The Challenge: Can Printed Interconnects Match the RF Performance of Bond Wires for Microwave Interconnects?

The shortcomings of round bond wires for RF applications are well-known to RF designers. From a performance standpoint, the high and inconsistent loop heights of bond wires can be a detriment to low-loss coupling, especially with increasing circuit frequencies.  Likewise, from a reliability standpoint, bond wires suffer from a number of well-known failure mechanisms such as flexing fatigue, die cracking and pad delamination. To make matters worse, these bonding problems only intensify when mated to the delicate bonding pads of substrates such as GaAs.

Switching from round bond wires to flat bond ribbons has proved to be a step in the right direction, as they produce interconnects with lower bond heel fatigue failures, lower insertion losses and lower, more consistent loop heights.  However, bond ribbons still have issues: long conductor paths, high package profiles and the stressing and deformation of fragile components from the ultrasonic bonding process.

Clearly, the next step in the progression of technology would be to create a bond ribbon with zero loop height, zero flex fatigue and zero mechanical stress on fragile components.  Printing the bond ribbon directly onto the PCB and RF component pads would potentially satisfy these longstanding challenges for RF designers.  The engineers at ACI Technologies, in cooperation with Optomec Inc, gave this a try using Aerosol Jet® technology and are reporting some very encouraging results which are to be published in more detail shortly.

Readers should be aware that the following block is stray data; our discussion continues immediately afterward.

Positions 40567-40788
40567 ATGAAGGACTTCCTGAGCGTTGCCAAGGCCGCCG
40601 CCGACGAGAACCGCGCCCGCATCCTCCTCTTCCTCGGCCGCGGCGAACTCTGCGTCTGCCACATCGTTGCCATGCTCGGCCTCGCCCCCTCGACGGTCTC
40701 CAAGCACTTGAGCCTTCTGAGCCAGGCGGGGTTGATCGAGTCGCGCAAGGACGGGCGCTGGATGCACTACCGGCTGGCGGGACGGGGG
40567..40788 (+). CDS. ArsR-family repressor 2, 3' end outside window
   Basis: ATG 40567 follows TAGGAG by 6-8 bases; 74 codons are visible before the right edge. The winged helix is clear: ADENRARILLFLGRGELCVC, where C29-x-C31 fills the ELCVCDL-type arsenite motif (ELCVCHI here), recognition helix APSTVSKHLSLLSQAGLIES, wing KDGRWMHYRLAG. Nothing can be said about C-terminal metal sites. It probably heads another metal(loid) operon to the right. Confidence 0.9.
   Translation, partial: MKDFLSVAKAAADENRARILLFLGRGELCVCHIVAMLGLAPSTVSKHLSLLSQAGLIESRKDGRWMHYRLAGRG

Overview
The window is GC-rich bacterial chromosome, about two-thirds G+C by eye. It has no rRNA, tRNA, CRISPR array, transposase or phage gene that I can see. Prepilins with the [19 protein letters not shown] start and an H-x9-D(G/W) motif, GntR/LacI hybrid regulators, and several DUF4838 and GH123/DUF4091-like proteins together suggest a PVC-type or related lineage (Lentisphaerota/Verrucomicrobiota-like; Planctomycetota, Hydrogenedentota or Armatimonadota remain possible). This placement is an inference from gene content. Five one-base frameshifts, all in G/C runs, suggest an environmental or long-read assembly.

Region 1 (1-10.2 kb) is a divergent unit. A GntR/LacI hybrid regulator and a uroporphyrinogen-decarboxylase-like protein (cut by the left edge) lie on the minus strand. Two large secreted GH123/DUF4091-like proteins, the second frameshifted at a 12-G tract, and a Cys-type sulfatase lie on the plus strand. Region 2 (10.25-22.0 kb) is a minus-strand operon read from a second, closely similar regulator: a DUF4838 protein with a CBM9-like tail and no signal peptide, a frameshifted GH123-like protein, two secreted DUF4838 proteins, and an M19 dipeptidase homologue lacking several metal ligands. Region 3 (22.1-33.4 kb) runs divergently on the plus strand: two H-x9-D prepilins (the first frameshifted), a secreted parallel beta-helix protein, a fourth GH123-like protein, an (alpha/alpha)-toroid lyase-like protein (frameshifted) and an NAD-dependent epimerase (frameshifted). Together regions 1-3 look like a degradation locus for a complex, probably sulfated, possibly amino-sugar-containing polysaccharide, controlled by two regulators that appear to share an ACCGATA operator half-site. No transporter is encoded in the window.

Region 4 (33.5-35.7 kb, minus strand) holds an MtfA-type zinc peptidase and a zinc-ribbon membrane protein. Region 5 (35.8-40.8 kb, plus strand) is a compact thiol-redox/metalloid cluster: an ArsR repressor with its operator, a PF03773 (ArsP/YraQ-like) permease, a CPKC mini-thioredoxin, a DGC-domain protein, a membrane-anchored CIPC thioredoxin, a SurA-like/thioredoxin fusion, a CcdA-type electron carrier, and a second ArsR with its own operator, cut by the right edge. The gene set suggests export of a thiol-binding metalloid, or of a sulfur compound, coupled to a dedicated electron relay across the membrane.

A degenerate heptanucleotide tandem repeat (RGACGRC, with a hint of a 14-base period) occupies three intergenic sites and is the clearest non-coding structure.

The Test Assemblies

For this evaluation, two-port test assemblies were produced using both traditional gold wire bonds and Aerosol Jet printed interconnects.  The test assemblies comprise a ceramic/PTFE circuit board with microstrip traces as the I/O to and from a Triquint TGL2217 power limiter. The power limiter is a GaAs part with gold bonding pads and a specified insertion of loss of <0.7 dB from 0 to 20 GHz.  

 

These samples were compared to interconnects produced with the Aerosol Jet® process.  The first step in this process is to create a suitable printing surface for the conductive ink.  In this case, epoxy was dispensed around the chip to create a smooth height transition from board to IC.  The epoxy was then UV cured in place and over-coated with acrylic. The interconnects were then printed from the gold pad on the board, over the epoxy fillet and onto the gold pad of the IC.  In this case the commercially-available ink, comprised of silver nanoparticles, was produced by PV Nanocell.

 

The RF Evaluation

A network analyzer was used to compare the RF performance of the printed interconnects to that of samples using traditional gold wire bonds.  S11, S12, S22 and S21 measurements were made from 0 to 20 GHz at 25 MHz steps. The results showed very close correlation to the gold wire bonds.

 

Conclusion

Printing RF interconnects from board to component with Aerosol Jet® technology is a promising  alternative to using wire bonds which are known to suffer from a number of potential failure mechanisms and have limitations with regard to packaging options.  This experiment showed that Aerosol Jet® printed interconnects display similar RF transmission performance to wire bonds for frequencies in the microwave range.  As industry moves to higher frequency RF designs, we should see an even greater interest in replacing wire bonds with directly-printed interconnects to improve RF coupling performance.